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Commentary (December 9, 2005)

WTO and East Asia - Breaking Down the Barriers to Growth

Kim Hak-su (United Nations Under-Secretary-General and Executive Secretary of UNESCAP)

As we look back on how this year has treated the Asia-Pacific region, was it an annus horribilis of disasters? The tsunami tragedy marred the year's outset, followed by ravaging floods and an appalling Himalayan earthquake.

As it ends, terrorist attacks continue with their wilful destruction of human life. Will a gigantic political failure at the World Trade Organisation Ministerial Conference in Hong Kong next week crown a horrible year?

That need not be. It could be a period when the people of this region continued on their path to prosperity, making clear inroads in the fight against poverty, injustice and corruption. Major changes, however, will not occur if we only wish them to happen.

Trade negotiations are characterised by much wishful thinking - which only occasionally leads to concrete action. The Doha Round is no different: few concrete results have been achieved. Action is needed. Nobody suggests trade liberalisation as the cure for all ills. If a country is struggling with macroeconomic imbalances, if economic and political markets are controlled by a few, if bribery is a normal way of doing business, then liberalising trade policy will not help.

Openness will allow governments to deal with other barriers to growth: weak institutions, weak financial markets, administrative inefficiencies, non-performing labour-market reforms. Continued liberalisation will help to change mindsets and improve economic planning and policy-making.

Free or freer trade will also allow ordinary people in poor countries to have access to goods and services that otherwise would not be available to them. It provides producers with a choice of inputs that improve productivity.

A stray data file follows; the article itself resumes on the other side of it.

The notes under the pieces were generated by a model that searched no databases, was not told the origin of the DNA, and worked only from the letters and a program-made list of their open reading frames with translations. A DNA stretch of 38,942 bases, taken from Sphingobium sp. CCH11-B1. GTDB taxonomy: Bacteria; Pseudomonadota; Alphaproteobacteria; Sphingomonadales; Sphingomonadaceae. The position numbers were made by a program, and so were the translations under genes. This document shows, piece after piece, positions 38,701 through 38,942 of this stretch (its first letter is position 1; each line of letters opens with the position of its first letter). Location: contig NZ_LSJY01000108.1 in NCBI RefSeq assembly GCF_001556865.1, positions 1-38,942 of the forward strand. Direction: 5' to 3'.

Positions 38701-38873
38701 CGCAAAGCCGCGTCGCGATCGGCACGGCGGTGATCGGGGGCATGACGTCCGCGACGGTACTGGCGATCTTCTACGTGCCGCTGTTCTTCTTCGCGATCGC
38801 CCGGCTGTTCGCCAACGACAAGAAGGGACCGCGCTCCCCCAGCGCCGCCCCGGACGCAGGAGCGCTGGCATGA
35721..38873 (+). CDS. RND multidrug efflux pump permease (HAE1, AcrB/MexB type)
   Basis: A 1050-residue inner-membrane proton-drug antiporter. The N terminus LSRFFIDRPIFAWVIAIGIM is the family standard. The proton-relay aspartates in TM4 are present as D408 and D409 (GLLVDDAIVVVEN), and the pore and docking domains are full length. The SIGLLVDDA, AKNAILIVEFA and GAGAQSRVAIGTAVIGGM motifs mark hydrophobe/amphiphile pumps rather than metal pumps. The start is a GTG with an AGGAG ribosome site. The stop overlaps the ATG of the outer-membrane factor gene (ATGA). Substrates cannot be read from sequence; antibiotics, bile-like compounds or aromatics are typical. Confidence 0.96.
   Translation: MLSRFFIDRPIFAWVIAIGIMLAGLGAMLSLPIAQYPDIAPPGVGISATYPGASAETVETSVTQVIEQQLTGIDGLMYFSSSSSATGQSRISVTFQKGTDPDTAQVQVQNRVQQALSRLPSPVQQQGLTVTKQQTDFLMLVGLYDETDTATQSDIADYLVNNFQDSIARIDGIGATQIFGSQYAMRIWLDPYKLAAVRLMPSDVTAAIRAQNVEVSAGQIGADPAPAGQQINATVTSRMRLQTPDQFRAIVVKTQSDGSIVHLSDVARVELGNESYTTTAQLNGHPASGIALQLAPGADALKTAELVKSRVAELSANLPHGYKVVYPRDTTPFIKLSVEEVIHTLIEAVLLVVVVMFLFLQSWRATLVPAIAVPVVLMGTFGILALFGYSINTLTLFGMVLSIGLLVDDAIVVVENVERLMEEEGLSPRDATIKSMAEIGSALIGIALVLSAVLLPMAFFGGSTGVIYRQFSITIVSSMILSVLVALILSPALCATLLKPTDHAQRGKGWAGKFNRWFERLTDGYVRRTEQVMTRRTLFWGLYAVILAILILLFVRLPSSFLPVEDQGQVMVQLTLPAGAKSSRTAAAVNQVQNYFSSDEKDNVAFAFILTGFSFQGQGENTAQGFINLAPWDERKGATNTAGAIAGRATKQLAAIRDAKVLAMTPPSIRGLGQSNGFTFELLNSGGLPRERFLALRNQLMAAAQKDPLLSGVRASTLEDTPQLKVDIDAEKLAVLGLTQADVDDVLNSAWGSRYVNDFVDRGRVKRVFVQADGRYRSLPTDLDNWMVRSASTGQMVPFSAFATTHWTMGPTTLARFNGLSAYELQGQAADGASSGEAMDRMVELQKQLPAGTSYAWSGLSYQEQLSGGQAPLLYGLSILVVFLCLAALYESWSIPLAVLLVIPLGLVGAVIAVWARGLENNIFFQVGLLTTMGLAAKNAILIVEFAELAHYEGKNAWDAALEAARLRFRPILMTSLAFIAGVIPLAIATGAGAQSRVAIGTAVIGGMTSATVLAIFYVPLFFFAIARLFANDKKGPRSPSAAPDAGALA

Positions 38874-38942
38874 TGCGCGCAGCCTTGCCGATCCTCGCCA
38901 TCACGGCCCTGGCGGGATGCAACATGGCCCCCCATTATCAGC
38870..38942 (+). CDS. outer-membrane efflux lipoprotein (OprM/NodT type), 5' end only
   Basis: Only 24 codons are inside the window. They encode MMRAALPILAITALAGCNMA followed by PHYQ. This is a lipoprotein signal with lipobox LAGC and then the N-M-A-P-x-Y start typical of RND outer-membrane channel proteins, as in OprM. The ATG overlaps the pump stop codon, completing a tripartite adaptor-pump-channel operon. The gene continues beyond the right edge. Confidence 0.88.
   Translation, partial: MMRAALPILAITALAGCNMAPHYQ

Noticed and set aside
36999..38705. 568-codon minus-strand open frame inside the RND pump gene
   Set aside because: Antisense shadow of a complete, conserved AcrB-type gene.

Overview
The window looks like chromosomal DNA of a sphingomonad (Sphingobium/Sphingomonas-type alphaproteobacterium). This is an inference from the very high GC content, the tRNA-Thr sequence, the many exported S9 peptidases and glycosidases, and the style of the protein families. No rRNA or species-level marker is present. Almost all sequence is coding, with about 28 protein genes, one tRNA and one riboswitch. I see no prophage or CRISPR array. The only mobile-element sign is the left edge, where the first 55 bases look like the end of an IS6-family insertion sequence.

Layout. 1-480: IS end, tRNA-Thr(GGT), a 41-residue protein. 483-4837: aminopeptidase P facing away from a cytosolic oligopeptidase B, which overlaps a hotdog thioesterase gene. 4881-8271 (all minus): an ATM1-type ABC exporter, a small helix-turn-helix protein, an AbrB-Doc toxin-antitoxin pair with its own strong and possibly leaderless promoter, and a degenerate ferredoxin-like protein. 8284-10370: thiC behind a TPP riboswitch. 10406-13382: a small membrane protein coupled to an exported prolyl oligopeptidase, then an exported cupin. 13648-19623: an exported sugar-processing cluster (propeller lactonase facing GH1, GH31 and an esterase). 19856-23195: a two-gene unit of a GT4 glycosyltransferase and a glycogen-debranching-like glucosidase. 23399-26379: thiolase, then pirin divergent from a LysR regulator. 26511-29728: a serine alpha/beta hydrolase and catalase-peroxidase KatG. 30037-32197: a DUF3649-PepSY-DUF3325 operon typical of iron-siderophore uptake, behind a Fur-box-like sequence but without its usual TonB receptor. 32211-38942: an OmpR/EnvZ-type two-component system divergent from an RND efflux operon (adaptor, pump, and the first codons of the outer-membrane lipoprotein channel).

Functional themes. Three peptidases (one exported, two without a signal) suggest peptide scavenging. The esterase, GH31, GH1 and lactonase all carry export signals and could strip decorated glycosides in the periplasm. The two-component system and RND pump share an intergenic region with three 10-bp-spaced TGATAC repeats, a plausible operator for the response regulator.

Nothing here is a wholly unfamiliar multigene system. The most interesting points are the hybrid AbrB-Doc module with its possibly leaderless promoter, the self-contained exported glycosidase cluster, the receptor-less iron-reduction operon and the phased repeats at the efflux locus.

It is not difficult to see the benefits for national economies in the Asia-Pacific region when they become part of the global economy, aligning their trading regimes with multilateral trading rules. But more needs to be done.

It is clear that the Hong Kong conference will not deliver what we had hoped for a year ago. There will be much work left for the meetings to follow, as negotiators catch up and finish the job by the end of next year.

The World Bank estimates that almost two-thirds of the economic gains that would come from dismantling all merchandise trade barriers and farm subsidies globally would come from agriculture. Developing countries are right to focus on agriculture in the Doha talks. The WTO has proved to be the only forum where any sensible reform of agricultural trade policy can be tackled. The costs of a possible collapse in talks could be US$300 billion per year. At the end of the day, those who are doing the trade talk are not hearing those who need trade to work: large global companies need open markets to establish efficient supply chains.

Small and medium-sized enterprises need open markets to get better access to networks of similar companies overseas. And workers need open markets to continue working in industries that can flourish only if the countries they live in are allowed to specialise by taking advantage of comparative and competitive advantages.

The choice, ultimately, is with governments. They are mandated by their people to deliver prosperity to all, and not to a chosen few. This may be an excellent New Year resolution for all.

(Originally appeared in the December 9, 2005 issue of South China Morning Post in Hong Kong and is reproduced here with permission from the publisher)

Copyright © Japanese Institute of Global Communications